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Cold Mountain | Study Guide

Charles Frazier

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Cold Mountain | Chapter 10 : In Place of the Truth | Summary



One fall morning, Ruby, Ada, and Ruby's horse, Ralph, are working hard building a new fence around the pasture. Soon they stop and go back to the barn to prepare Ruby and Ralph for her trading trip to the Swangers. Ruby spies an old animal trap hanging in the barn and decides they should use it to try to catch whatever has been stealing corn from their corncrib. The women clean the trap and set it. At Ada's request, Ruby wraps the teeth with a tarp, in case it is a human stealing the corn.

As Ruby leaves, she instructs Ada to make a scarecrow for the winter garden, which crows have been picking at. Ada is pleased to be given this task and decides to make the scarecrow out of a beautiful old lavender dress of hers and an equally pleasing but frayed French straw hat. She is quite pleased with the result and memorializes the scarecrow by sketching it in her journal.

Ruby returns with the cabbages she has received from Esco in trade for their apples, and she hands Ada a letter. Ada knows it is from Inman but delays reading it until the afternoon. Even after reading it a number of times, she is unsure what to make of it. It is the letter Inman wrote in Chapter 1, advising her of his return and of his brokenness from his war experiences.

Ruby and Ada pass the rest of the day pleasantly, engaged in a hair contest. Each woman creates an elaborate hairdo for the other. Ruby decides Ada has created the best style, declaring it "perfect." As the loser, Ruby must do the night chores, so Ada returns to Inman's letter. In it, he makes a reference to a portrait he had made of himself as he left for war, saying, "I currently bear it no resemblance in either form or spirit." This spurs Ada to look closely at the image, which, in turn, stirs up memories of their last moment together before he left.

They had walked around the farm and talked, and Inman had told Ada the story about Shining Rocks, narrated to him by an old Cherokee woman when he was a child. According to the legend, an outlander came to the village of Kanuga, claiming to be from a village hidden behind the Shining Rocks on Cold Mountain. He describes it as an ideal place, characterized by peace, and invites the people to come live there, too, if they can fast together in their village town house for seven days. The people decide to accept the challenge, and all but one follow the rules and stay together throughout the fast. The one man's disobedience costs them all the chance to join the Shining Rocks community, however. When they return to Kanuga, their land is taken from them and they must live in exile.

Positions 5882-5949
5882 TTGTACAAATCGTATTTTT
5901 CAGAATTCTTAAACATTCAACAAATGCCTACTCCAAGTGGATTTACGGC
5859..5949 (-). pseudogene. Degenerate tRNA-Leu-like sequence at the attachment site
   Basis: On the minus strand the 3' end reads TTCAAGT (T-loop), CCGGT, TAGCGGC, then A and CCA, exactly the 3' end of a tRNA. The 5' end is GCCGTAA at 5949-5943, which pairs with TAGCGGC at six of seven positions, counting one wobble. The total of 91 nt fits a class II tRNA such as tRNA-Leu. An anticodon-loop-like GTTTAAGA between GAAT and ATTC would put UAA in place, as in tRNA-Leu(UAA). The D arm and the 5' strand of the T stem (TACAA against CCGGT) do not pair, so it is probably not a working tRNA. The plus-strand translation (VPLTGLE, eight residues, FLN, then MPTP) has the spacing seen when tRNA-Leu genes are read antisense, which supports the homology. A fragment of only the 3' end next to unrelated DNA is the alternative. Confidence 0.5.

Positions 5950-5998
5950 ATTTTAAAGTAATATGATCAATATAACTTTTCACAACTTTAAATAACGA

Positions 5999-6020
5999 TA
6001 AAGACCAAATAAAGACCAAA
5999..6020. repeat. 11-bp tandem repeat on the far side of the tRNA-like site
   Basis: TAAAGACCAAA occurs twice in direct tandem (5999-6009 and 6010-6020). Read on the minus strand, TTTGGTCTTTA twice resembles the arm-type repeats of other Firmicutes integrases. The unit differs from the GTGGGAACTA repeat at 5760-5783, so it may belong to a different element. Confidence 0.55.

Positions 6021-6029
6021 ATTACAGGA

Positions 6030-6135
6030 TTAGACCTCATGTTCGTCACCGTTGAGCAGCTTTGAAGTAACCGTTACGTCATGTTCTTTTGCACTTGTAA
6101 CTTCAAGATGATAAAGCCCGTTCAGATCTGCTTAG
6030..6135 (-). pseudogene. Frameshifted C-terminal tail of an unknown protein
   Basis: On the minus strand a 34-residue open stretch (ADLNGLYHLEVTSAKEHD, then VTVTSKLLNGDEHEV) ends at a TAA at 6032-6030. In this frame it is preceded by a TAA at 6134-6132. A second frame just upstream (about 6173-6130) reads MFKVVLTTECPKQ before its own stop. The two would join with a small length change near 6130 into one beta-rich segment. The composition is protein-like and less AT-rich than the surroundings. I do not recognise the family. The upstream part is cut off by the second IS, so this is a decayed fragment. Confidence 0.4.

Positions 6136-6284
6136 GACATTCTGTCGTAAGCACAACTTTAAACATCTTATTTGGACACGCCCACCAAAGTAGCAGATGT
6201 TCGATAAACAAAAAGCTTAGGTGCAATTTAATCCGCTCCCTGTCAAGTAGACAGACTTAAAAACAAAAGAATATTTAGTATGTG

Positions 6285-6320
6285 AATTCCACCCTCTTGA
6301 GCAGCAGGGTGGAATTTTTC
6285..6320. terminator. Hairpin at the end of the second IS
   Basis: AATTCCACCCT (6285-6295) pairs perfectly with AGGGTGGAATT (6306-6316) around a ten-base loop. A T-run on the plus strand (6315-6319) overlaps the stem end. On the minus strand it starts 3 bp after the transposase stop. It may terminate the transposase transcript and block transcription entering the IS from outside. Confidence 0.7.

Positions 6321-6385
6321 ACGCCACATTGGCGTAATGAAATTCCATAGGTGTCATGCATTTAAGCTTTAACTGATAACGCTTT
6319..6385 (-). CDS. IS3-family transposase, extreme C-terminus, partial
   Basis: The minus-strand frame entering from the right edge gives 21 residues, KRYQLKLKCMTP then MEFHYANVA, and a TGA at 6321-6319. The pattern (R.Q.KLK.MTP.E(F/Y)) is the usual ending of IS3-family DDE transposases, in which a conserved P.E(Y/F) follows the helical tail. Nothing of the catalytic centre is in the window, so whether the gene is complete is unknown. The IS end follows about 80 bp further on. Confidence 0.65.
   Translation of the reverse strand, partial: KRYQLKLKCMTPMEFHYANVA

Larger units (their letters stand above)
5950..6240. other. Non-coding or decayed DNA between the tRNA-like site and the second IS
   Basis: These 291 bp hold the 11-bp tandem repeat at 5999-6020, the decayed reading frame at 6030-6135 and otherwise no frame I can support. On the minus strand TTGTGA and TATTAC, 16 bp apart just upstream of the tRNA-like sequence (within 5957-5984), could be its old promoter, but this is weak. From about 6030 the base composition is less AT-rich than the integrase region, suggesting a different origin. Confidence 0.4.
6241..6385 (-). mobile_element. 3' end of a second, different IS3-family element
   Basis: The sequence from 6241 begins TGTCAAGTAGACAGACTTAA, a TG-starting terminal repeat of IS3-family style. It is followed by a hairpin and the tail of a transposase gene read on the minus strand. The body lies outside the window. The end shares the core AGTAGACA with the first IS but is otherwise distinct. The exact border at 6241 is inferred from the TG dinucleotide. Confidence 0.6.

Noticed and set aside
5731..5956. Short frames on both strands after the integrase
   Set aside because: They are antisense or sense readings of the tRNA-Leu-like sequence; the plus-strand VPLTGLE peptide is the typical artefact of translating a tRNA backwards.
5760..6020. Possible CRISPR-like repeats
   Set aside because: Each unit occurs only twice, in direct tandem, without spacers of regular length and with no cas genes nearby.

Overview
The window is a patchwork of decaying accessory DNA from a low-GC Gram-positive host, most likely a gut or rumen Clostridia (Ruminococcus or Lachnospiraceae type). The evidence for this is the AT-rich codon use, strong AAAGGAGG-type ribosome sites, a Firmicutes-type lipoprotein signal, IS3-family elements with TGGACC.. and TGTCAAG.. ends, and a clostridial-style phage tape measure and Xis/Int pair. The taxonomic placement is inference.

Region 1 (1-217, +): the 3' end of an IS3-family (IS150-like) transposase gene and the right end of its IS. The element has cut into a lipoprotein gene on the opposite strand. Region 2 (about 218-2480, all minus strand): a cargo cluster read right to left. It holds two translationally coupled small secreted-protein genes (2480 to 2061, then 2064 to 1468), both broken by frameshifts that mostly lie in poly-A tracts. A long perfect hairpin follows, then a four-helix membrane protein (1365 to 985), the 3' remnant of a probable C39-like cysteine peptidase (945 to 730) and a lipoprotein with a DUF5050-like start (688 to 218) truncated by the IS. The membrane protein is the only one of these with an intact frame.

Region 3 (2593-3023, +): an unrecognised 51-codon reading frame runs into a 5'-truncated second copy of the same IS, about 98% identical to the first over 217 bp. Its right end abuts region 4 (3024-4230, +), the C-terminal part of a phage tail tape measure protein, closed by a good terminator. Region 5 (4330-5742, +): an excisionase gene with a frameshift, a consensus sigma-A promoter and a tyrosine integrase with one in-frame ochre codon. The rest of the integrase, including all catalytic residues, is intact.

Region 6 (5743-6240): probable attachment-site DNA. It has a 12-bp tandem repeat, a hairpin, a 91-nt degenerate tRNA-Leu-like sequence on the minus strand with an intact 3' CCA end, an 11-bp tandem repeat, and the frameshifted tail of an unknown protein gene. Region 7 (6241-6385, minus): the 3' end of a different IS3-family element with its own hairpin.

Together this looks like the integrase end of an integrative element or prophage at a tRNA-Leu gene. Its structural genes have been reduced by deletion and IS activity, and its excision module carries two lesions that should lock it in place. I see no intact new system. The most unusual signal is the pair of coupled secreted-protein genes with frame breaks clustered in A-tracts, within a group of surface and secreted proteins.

Ada offers what might be taken as a glib response to the story, and the two lovers have a difficult time saying goodbye. After a restless night, Ada determines she must see Inman again, and she has Monroe drive her to town in the carriage to "go shopping." After quickly buying a few items, she goes to Inman's room to apologize to him for such an unsatisfying way of saying farewell. He is surprised and a bit stiff, but in the end they have a sweet, final goodbye that includes a kiss. Little do they know they will not be separated for a few months but for years.


Crows once again figure prominently in the beginning of this chapter. The crows picking at the winter garden have been fascinating Ada for weeks. She has even named the noisiest one of them Notchwing, for the square notches on each wing where feathers are missing. As she reflects on her sense of delight at offering a challenge to Notchwing, she thinks, "I am living a life now where I keep account of the doings of particular birds." However, this is not a sad fact for her. Rather, it reveals how well she is adapting to her new life and sharing Ruby's fascination with the natural world. Ruby's mastery in this area has just been revealed again, as she gives Ralph "a companionable able breath" to calm him down and keep him working to drag the heavy posts to the place where they are building the fence.

Before Ada chooses to use her own clothes to make the scarecrow, she plans to dress it in Monroe's clothes. When she ultimately decides she cannot daily look at "the effigy of Monroe standing in the field," it proves she has not yet overcome her grief. However, by choosing the dress she does—the very same dress she wore on the evening with Blount in Charleston—she also proves she is done with her old life.

One thing Ada will never lose, however, is her artistry. It is revealed in her construction of the scarecrow, which she has holding a bucket filled with lovely wild flowers. It shows in her beautifully illustrated journal and in the exquisite hairstyle she creates for Ruby. Although she is now a hardworking, rural farm owner, her sense of refinement remains intact. It shows as well in her acute awareness of her words and the impact they have on Inman and in her need to set things right with him before he leaves.

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